Your customer picked you as their Managed Service Provider and you’ve both signed the contract. Let’s put that contract in a file. Or wait. Is that really the best thing to do?
When you think about contracts, you probably imagine an important piece of paper, safely stored in a drawer or scanned into a digital system: passive contract management. Sound familiar? Many Managed Service Providers (MSPs) I work with view contracts as static. But what you do with your contracts is actually very important. How do you put the agreements stored in your desk drawer into practice? Start working with active contract management.
Imagine this: due to a technical malfunction, none of your customer’s employees can send emails. You, the MSP, have agreed to solve email malfunctions within 4 hours. That’s the most important part of your contract. Why? Because time frames for solving problems guarantee the quality of your daily service.
Why contract management?
As an MSP, you’re the supplier. You serve any number of customers, and you have different contracts with each of them. When a customer calls, your operator has to be able to decide how urgent the issue is and whether they need to drop everything to solve the issue right away. But how do you make sure operators get the information they need?
Determine how many services you provide and at how many different levels you offer them. What if you create 3 service levels: gold, silver and bronze? A bronze subscription guarantees that disruptions are solved within 3 days. The gold package guarantees a solution within the hour.
Make sure your services and service levels are clear to your customer. This way, your customers can see at a glance what they can expect from you, which service levels you offer and what the costs are for each package.
Is your customer looking for resolution times you don’t offer in your standard packages? Consider offering a bespoke contract. Do keep in mind that keeping track of resolution times and prices for bespoke work takes more time.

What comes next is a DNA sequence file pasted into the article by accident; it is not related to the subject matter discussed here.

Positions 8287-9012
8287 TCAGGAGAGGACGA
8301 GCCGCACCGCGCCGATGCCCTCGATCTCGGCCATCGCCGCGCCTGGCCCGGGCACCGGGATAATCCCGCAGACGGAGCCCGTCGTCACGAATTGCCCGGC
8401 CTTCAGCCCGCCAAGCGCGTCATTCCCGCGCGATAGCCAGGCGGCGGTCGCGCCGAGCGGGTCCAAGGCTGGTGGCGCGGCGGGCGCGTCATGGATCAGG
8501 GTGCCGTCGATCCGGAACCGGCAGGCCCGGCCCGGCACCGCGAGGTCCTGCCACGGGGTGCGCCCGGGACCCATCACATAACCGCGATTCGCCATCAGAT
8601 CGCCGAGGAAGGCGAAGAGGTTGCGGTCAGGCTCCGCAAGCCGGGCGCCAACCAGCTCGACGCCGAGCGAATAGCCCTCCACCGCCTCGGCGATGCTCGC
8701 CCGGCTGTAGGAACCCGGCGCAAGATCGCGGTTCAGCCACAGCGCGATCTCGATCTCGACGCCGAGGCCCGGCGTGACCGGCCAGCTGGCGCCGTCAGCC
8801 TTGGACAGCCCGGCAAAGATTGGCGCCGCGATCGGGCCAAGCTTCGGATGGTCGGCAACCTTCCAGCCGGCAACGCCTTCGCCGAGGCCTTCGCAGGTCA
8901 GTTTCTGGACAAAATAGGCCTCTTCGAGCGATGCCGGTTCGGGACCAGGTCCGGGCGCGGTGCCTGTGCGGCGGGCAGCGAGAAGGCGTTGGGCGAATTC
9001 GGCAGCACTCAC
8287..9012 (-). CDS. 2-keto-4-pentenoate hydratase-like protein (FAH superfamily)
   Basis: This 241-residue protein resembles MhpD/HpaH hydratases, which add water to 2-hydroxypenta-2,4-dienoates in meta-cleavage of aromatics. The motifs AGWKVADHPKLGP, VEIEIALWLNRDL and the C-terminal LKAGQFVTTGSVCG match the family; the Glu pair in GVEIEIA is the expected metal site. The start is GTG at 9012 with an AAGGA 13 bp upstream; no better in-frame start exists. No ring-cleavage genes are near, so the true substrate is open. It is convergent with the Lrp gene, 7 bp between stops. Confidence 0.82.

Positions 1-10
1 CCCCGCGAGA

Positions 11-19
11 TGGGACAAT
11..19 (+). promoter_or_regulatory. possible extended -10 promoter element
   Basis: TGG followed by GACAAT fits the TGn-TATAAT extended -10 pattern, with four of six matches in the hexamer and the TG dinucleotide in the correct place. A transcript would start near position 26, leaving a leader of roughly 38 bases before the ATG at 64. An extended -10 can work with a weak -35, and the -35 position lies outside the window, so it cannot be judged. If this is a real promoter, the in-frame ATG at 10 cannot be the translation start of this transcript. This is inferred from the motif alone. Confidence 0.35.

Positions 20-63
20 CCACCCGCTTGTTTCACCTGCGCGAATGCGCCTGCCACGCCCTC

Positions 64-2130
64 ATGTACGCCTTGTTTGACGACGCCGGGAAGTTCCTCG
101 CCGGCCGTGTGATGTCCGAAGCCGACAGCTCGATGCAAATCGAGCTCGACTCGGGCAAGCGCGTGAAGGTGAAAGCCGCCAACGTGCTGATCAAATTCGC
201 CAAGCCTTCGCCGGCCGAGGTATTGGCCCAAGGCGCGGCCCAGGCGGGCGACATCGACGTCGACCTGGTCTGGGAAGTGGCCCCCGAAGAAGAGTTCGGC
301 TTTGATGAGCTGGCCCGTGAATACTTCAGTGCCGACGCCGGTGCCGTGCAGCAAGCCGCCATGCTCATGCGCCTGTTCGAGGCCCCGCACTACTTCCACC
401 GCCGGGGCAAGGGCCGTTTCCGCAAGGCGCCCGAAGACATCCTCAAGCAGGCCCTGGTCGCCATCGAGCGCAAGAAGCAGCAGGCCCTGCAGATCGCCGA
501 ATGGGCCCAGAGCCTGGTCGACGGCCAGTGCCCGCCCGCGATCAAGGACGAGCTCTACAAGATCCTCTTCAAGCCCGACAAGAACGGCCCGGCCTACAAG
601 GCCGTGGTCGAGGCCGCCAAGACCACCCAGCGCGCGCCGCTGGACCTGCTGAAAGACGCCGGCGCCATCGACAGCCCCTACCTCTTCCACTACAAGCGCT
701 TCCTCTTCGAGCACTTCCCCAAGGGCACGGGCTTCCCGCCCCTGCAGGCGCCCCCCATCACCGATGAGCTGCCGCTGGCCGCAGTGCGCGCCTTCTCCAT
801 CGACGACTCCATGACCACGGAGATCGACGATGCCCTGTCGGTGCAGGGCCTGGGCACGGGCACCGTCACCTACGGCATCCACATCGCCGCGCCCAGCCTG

Diagnose incoming calls
So, what if a call comes in on Tuesday morning about a malfunctioning printer. The customer’s service package —bronze, silver or gold— determines when the issue has to be solved. But then what if you don’t know how to solve the problem when you first contact the caller? Diagnose the problem and create clear expectations about the expected resolution time. The customer will want to know exactly what costs are attached to your services and whether you’ll comply with the agreements in your contract.
Occasionally, you may get a call you can’t solve within the agreed upon resolution time. Inform your customer that you’re aware of the resolution times in your contract and explain that you’re unable to solve their call within that time frame. Always keep in touch with the customer, so you create realistic expectations.
Provide up-to-date information
Whether you meet with your customer every three months or once a year, make sure you’re always able to account for your performance. How many calls have you solved in time? And are you generally able to meet the requirements that come with each service level?
Make sure your customers always know exactly which services you provide and what they’re paying you. Also keep track of your agreements and report results to your customers. Do you have all this taken care of? Then you’ve laid the groundwork for excellent services. You’re on your way to happy customers!
Extreme insight into customer interactions
Managed Service Provider Ctac is learning from each customer interaction. How? Read their story to find out how they gained extreme insight into customer satisfaction.
May 31, 2022
Why you should use ITIL as a framework – not a set of rules
ITIL is a framework, not a rigid set of rules. Find out why you should be flexible about ITIL and other frameworks.
March 26, 2020
What happened to the ITIL service lifecycle in ITIL 4?
Spoiler alert: the ITIL service lifecycle is gone in ITIL 4. But don’t worry: it isn’t dead and you can still use it. Find out what your three options are.